Spraying the wall down with the new jet-pack!

Funny thing is, as it cures, it's going much lighter, changing from a dark tan to a light brown.

Like this detail around the window myself:)

And here is how the wall was before we started. The old earth pointing around the rocks would fall out all over you if you touched these walls. A proper lime pointing job replacing this would have been possible, but really boring, taking way longer, and the kids would have walked off in search of something more engaging. Anyway, we kinda like this warm colour and curvy walls. We are maxed out on stone...


Rupert Wolfe Murray said...

Inspiring article and I wish I was there to help (I'm good at stirring the shit). Depressing about the planning permission scenario but sadly typical of what the EU has done to government regulation: which has been taken over by corporate interests. Quo bono? Think how the construction industry benefits every time someone has to do a job they could do themselves. We are encouraged to do nothing but earn and consume. But you could take a different approach; you should educate the local authority about the advantages of the eco approach. Do it via the local media who would surely be delighted to have a series of articles/programmes about your work. And if it is in the local media the local authority will sit up and take notice. No longer will it be the ramblings of a madman (as you know, politicians everywhere are in awe of the media). Just pay a visit to the local TV station or newspaper and talk to them; you will find that they are very open (and always looking for an interesting story).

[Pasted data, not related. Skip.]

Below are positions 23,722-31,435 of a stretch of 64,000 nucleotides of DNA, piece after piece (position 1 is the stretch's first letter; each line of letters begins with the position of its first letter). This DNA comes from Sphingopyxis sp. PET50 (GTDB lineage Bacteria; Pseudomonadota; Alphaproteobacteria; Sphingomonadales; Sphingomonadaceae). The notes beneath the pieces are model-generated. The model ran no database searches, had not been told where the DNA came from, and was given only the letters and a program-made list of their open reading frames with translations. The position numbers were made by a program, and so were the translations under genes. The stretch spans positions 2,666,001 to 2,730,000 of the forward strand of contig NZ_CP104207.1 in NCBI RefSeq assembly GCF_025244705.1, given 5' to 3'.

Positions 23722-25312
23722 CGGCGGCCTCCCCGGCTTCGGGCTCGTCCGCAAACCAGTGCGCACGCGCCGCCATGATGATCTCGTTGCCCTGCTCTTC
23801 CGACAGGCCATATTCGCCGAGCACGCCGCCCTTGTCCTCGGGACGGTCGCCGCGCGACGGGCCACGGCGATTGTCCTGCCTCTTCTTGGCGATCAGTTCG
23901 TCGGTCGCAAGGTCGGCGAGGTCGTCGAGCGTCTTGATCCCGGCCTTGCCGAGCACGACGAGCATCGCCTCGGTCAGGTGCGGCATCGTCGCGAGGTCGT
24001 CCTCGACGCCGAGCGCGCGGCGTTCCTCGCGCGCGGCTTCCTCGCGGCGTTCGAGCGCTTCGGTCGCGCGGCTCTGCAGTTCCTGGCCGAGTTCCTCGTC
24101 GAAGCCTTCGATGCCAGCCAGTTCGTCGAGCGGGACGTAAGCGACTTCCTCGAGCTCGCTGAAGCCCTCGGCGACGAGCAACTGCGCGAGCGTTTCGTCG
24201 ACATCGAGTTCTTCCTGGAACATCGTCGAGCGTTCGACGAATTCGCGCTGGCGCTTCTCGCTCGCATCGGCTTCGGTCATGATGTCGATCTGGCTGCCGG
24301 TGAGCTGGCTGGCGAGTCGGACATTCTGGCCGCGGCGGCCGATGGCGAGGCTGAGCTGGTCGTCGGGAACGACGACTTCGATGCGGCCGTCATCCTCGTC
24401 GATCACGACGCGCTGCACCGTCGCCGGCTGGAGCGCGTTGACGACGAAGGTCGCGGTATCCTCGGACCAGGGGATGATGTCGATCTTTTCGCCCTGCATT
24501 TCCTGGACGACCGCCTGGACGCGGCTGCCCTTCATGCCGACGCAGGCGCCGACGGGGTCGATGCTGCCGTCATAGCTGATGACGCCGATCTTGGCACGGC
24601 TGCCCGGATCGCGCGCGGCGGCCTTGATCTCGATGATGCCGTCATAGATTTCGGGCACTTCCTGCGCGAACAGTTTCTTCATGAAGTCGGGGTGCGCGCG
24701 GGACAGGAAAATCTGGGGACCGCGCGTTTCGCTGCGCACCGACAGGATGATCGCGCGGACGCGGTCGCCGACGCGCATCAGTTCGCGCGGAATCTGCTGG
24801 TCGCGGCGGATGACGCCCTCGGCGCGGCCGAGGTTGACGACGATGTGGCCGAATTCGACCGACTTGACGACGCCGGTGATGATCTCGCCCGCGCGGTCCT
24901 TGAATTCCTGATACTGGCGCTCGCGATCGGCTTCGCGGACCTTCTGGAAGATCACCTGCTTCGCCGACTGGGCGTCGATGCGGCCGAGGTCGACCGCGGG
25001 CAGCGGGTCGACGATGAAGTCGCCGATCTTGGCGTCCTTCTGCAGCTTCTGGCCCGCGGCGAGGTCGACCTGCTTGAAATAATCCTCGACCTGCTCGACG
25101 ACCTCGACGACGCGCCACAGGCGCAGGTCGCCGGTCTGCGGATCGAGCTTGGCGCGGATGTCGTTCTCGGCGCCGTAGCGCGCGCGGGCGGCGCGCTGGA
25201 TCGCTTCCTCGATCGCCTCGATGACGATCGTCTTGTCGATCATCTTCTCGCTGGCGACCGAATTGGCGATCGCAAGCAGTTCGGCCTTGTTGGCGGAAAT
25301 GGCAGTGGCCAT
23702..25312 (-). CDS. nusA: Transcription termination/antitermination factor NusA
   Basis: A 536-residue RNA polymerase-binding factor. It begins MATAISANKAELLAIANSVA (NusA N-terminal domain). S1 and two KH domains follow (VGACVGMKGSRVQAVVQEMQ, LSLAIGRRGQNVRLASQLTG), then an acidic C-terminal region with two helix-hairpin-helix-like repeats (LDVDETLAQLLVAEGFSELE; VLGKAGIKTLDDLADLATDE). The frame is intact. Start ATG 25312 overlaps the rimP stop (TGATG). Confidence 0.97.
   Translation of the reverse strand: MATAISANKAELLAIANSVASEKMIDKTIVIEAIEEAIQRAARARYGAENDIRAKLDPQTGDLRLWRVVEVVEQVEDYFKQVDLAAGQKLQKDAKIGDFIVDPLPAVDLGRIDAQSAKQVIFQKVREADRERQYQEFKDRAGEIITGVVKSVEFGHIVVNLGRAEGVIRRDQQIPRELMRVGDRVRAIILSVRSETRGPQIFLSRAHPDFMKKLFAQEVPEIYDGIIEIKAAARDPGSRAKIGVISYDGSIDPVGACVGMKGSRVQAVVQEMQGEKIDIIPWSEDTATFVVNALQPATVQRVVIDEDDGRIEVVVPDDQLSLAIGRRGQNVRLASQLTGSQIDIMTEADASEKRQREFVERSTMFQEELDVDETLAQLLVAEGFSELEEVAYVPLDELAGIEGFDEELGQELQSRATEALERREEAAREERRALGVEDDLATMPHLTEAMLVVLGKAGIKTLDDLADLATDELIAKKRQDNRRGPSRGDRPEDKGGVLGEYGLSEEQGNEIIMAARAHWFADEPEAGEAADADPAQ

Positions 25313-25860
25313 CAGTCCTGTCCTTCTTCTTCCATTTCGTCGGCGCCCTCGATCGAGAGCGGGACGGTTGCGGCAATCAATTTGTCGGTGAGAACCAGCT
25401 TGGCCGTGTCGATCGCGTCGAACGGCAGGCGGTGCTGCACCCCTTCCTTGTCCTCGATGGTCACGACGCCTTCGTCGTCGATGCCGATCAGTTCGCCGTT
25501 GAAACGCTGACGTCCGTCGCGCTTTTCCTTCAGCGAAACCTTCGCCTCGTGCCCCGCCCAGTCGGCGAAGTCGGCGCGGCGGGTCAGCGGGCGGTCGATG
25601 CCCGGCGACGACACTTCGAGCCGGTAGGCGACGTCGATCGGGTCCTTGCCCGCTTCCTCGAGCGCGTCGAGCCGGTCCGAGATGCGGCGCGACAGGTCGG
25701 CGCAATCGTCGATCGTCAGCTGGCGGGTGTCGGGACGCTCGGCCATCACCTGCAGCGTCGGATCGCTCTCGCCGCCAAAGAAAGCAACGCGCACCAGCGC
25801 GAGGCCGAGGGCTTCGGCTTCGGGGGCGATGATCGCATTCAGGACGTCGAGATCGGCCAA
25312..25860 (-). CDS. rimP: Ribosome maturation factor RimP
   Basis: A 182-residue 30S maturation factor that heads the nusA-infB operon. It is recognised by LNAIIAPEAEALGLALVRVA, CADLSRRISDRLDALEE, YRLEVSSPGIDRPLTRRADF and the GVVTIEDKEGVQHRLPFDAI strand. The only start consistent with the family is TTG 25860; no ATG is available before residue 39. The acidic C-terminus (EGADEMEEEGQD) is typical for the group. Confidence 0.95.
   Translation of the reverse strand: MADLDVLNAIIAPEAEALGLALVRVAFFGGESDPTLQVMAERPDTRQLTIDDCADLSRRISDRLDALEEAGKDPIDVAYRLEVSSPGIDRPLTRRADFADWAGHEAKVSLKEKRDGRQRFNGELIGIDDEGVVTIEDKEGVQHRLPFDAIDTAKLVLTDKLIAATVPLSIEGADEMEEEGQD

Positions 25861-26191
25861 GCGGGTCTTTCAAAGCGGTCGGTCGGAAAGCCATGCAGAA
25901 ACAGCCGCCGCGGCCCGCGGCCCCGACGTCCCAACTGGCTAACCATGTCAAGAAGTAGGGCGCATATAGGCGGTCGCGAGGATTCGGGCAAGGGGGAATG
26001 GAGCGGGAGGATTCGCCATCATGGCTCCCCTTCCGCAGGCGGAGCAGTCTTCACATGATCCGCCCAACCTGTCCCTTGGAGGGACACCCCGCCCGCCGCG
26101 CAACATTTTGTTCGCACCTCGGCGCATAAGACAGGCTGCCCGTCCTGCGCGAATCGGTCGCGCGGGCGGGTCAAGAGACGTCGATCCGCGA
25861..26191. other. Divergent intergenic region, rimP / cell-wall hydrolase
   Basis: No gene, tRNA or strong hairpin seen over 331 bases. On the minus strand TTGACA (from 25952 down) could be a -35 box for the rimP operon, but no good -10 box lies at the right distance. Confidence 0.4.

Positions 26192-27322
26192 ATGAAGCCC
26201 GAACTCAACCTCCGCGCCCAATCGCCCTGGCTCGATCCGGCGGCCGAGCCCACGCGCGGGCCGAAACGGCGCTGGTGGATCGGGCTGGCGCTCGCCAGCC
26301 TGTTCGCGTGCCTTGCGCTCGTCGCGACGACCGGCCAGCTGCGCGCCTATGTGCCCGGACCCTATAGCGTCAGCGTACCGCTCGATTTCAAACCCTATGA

Miguel Ângelo Leal said...

I couldn't agree more with Rupert. Try to have a regular presence with the local media. You'be been there before. I had no idea that self-build is illegal in Portugal! It find it amazing! Sad, really :(

Anonymous said...

Wow I love what you are doing there, the whole thing. The stonework on the buildings is amazing, beautiful. And i love eucalyptus, it is an incredible wood, nice to see it being used.
I am down south near Coimbra, next to the serra, building permission is certainly alot easier to manage here than where you are, Im doing all renovations myself without builders and contractors, all I had to get was a 'license to work'. So far so good anyway.
I know how they love these cement and concrete constructions, freezing in winter and boiling in summer, impossible to heat and then in summer blasting the AC. A lot of the builders I know, well all the builders i know refuse to use lime, they say its weak, but this is because they don't prepare it correctly and give it the after care it needs. By the way, the mix you were doing putting the dry cal viva in the mixer would give a better result if you slaked it before, it would give you a much stronger render/plaster plus avoid that terrible dust on the work site. Ive seen people do that mix, i think they call it hot sand, its meant to give a really good bond to the sand because it is slaked together but for sure it is best left to slake for ideally a few months.
Keep up the good work, rob.